Beginning in October 2010, the University of Chicago retained Anderson Economic Group to perform an economic impact study of all parts of the college. This several-part project began with economic impact studies of Argonne National Laboratory and Fermilab, two national laboratories based near Chicago that have been administered by the University throughout their history.
AEG released two separate reports, one for each lab. Each report contained three main sections: a review of the labs’ operations, including a brief history and summary of funding sources; an assessment of the labs’ economic impact, including jobs created and earnings brought to the Chicago metro area and the state of Illinois; and an accounting of important research activities occurring at both labs, and the significance of their contributions to basic science.
Argonne Economic Impact
Fermilab Economic Impact
Both labs were found to have a significant impact on local employment and earnings, since they drew almost exclusively on federal funding that would have been invested elsewhere if not for the lab’s location near Chicago. We obtained detailed expenditure data from the labs, and we geo-coded this info to determine the share of expenditures that remained in the region. In addition, in each report, AEG summarized contributions to national and international science research projects at the forefront of various fields.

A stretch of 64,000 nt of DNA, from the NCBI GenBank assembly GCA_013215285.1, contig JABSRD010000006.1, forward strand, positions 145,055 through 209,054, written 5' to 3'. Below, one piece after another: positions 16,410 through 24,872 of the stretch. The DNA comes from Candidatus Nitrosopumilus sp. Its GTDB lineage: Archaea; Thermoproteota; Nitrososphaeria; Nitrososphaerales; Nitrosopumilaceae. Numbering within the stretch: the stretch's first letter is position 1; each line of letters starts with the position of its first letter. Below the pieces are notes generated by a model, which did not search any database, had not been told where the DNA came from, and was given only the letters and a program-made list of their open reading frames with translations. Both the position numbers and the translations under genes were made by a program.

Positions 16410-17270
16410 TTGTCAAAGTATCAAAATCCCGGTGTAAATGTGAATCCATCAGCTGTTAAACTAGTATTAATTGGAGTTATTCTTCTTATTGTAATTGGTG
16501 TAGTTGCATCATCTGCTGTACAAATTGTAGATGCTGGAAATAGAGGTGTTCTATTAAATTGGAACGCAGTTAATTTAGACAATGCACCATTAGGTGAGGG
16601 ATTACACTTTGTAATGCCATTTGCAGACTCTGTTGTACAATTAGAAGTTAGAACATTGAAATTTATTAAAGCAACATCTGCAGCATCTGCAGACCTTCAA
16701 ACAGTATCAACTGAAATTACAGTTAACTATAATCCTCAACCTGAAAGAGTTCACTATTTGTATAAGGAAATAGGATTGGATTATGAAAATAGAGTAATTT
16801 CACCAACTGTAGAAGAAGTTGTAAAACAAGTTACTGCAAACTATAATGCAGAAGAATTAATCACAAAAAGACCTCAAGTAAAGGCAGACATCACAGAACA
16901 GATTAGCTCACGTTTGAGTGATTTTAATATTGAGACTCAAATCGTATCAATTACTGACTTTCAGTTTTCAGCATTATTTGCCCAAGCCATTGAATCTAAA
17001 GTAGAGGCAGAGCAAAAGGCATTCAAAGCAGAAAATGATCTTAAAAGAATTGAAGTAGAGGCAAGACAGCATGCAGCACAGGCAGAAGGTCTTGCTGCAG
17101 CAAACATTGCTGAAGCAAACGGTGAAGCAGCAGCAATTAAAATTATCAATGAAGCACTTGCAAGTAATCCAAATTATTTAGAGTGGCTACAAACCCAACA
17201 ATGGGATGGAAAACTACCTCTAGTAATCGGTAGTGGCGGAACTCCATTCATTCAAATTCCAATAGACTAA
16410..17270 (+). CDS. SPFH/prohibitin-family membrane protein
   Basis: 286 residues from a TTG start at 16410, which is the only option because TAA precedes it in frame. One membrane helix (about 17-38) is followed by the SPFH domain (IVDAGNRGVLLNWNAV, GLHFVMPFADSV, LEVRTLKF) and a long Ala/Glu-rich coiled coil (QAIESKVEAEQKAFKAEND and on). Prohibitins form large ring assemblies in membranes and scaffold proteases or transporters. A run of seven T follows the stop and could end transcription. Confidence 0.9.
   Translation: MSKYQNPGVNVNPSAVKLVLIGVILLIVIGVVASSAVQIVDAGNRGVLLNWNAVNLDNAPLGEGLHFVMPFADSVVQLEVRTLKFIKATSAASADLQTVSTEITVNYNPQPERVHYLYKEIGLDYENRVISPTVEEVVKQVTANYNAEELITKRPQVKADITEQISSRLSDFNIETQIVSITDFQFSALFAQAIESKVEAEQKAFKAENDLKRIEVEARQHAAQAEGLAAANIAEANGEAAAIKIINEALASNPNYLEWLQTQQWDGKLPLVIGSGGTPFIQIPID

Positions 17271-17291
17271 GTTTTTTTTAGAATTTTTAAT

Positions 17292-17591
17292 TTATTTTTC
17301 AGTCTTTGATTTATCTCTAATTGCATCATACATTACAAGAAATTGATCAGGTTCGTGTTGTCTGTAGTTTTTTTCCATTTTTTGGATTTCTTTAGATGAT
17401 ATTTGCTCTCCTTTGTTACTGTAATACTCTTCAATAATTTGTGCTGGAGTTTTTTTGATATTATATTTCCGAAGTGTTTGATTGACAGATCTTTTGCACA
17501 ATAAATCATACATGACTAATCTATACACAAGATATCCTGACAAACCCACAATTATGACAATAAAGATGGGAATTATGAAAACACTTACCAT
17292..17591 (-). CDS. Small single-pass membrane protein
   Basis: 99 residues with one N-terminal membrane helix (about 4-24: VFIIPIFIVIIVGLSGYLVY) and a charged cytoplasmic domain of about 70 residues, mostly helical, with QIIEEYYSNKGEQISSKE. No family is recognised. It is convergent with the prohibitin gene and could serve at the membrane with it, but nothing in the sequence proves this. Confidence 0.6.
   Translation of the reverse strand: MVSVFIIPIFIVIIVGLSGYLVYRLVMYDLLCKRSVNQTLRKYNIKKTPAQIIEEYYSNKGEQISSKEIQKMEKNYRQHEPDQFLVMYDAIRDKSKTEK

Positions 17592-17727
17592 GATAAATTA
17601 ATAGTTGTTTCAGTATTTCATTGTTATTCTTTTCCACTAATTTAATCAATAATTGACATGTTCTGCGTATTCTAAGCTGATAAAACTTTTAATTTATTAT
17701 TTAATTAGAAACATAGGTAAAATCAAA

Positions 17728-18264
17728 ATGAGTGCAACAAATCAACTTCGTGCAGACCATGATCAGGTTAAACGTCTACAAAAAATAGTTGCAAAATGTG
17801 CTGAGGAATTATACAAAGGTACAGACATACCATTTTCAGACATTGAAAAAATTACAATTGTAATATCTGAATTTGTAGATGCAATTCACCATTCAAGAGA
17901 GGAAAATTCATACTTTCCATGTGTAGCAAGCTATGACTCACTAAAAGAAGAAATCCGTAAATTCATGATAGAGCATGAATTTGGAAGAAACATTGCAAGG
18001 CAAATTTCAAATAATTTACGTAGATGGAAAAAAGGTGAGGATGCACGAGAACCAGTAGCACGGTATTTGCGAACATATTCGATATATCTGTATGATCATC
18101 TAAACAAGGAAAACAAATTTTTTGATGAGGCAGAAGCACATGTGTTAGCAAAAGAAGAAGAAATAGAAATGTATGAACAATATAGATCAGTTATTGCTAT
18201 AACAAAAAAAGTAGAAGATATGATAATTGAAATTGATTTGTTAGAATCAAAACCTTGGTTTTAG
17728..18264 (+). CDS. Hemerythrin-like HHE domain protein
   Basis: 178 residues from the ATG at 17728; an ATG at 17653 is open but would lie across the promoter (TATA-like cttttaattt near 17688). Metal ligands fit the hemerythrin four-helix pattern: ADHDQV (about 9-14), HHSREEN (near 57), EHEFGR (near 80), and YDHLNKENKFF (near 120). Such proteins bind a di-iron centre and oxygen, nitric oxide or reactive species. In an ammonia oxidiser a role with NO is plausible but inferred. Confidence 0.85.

AEG cited specific projects at Argonne that have contributed to the development of innovations from hybrid electric vehicles to radioactive material detection. AEG noted that Fermilab was the site of the world’s fastest particle accelerator until recently, and continues to be at the forefront of research into neutrinos. Throughout, we emphasized the unique role that basic science plays in facilitating innovation and technological advances.
The report on Argonne National Laboratory was provided to the university at the end of June 2011, while the Fermilab report was finalized in mid-August. Each report was prominently displayed, along with accompanying brochures, on the university’s website by the end of October 2011.